The car’s functions use more energy than the amount of energy that can be made by the car. Charging a battery would actually take some energy itself. Since you mentioned “by their own movement” let’s look at an aspect of that. A car has wind resistance. If you wanted to harness the energy of the wind rushing over the car, that would cause even more resistance (just as some of wind’s energy is used to turn the blades of a turbine before the rest is converted to electricity) causing the car to have to expend more energy to compensate and that would be more than the wind would generate. Say the normal energy required =5. Wind capture gives 1 back to battery (4). Increased wind resistance causes car to work harder to and takes 2 from battery. End result car now needs energy 6 to run.

Add that to the energy the car uses to just keep running (friction of moving parts, friction with the road/ gravity) there is no way, even if a wind capture system *wasn’t* a net loss, that it could power the whole vehicle. All other types of “car powering itself by it’s own functions” run on the same principle. You lose energy by friction or resistance capturing the energy you get to use. Obviously regenerative breaking can capture energy, but that is because it is actively working against the car’s movement, which of course you want to do when braking, but not when you are moving forward.

So much misinformation and good information followed by terrible corrections and vise versa in this post. As a life-long car guy and a mechanical engineer, I’m restraining myself from replying to almost everything. Those of you out there who are experts on this subject and setting people straight, keep up the good work. OP, good luck sifting through the info.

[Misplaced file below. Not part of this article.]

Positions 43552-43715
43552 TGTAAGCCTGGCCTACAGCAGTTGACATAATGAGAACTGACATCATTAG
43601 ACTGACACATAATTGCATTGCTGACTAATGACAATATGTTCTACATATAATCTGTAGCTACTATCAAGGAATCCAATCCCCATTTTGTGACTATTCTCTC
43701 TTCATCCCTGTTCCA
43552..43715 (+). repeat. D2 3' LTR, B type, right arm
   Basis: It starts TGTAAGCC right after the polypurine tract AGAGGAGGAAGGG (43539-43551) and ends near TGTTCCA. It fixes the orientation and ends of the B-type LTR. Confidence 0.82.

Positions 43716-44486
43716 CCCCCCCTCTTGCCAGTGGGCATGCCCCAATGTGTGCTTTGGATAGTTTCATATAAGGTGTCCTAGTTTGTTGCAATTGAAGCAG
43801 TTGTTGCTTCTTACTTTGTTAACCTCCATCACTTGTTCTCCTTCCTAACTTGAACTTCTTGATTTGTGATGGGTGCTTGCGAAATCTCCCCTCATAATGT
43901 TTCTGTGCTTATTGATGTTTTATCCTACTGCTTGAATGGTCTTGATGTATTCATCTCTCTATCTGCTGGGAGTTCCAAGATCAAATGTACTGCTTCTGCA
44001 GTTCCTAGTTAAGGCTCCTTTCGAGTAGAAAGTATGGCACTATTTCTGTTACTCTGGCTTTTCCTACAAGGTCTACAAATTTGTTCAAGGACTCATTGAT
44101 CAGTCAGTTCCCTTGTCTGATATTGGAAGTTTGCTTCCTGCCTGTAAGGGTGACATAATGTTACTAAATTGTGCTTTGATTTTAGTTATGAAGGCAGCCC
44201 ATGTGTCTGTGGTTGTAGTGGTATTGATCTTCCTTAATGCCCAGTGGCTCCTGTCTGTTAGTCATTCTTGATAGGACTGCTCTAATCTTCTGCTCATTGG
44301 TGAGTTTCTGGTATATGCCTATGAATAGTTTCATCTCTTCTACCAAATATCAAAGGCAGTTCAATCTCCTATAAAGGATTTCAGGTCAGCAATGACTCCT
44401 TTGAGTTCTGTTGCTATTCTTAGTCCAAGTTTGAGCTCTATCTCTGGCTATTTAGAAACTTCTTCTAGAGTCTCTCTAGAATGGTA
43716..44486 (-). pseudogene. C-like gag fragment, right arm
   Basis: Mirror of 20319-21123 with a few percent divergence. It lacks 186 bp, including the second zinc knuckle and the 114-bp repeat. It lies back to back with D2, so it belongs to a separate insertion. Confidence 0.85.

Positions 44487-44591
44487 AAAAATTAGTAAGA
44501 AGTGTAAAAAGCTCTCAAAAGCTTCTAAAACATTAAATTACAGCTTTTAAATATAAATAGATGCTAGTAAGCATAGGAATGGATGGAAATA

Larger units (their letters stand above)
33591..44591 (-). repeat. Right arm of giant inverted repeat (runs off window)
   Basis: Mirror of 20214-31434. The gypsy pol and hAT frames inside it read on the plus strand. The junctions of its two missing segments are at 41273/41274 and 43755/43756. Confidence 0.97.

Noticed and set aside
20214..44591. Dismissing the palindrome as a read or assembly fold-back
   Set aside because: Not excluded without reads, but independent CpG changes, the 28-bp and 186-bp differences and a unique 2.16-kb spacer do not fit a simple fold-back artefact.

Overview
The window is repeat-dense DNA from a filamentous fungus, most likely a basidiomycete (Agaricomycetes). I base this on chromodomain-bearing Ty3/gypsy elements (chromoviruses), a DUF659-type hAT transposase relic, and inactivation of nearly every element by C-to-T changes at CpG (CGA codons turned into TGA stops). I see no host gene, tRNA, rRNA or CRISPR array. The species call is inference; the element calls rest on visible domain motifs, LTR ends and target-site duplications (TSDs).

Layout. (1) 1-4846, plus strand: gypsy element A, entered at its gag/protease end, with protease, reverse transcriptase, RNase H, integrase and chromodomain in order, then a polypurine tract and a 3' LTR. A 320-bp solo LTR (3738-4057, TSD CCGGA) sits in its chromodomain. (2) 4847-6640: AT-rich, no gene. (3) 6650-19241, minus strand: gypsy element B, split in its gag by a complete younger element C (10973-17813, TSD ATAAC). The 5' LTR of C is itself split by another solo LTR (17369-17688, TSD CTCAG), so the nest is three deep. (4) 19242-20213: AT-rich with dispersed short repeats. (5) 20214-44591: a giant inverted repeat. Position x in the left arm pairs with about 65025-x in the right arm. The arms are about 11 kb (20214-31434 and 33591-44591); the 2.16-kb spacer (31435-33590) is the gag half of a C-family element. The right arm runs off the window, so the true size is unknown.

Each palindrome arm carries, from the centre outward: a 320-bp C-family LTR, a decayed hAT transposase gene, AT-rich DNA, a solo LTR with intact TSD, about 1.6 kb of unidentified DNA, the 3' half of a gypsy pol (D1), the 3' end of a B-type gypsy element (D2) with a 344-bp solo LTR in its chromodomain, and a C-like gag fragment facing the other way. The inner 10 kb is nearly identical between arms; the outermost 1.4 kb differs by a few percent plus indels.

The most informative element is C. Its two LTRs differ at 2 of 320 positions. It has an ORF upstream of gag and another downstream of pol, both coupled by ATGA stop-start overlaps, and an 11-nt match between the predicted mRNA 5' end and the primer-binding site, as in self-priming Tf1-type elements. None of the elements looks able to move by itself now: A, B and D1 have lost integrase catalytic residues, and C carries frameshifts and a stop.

As others have already said, they can be and many are – our former Toyota Highlander Hybrid SUV would start to recharge every time we coasted down a hill rather than using the gas or used the brakes (the “regenerative braking” Fallen-Halo mentions).

Not that the battery part was worth much given you’d eat through the charge in a matter of minutes in stop&go traffic or going slowly in a parking lot….

We use the word “generator” to describe anything that uses movement to create electricity.

An electrical load on the generator’s electrical parts *creates* a mechanical load on the mechanical parts.

In other words, when you have an electrical current that can do something like charging a battery, it *acts as a brake on the generator*.

This is good when you’re in a situation where you want the generator to stop. For example the user is indicating they want the car to stop by putting their foot on the brake pedal. A lot of electric cars actually do charge the battery in this situation, it’s called *regenerative braking*.

However you can’t get more energy out than you put in. If you start with the battery at say 60% charge, then discharge the battery to 59% charge to make the car go, then use the car’s motion to charge the battery, you’ll discover that the car comes to a complete stop when the battery’s only recharged to 59.7% or so, considerably less than its original level.

As other posters have noted, you can sort-of get around this by driving downhill. That’s because you’re adding an additional source of energy, the car’s elevation above sea level. If you’re up somewhere in the mountains, and go downhill while engaging the regenerative braking, you could charge the battery from 60% to 61% while driving downhill, let’s say you dropped 4000 feet in altitude. That energy came from somewhere: You gave up potential energy by getting 4000 feet closer to the center of the Earth.
If you turn around and use the battery to drive up 4000 feet in altitude back to your original location, you’ll find that the battery goes down to below its original level — 59.5% or so.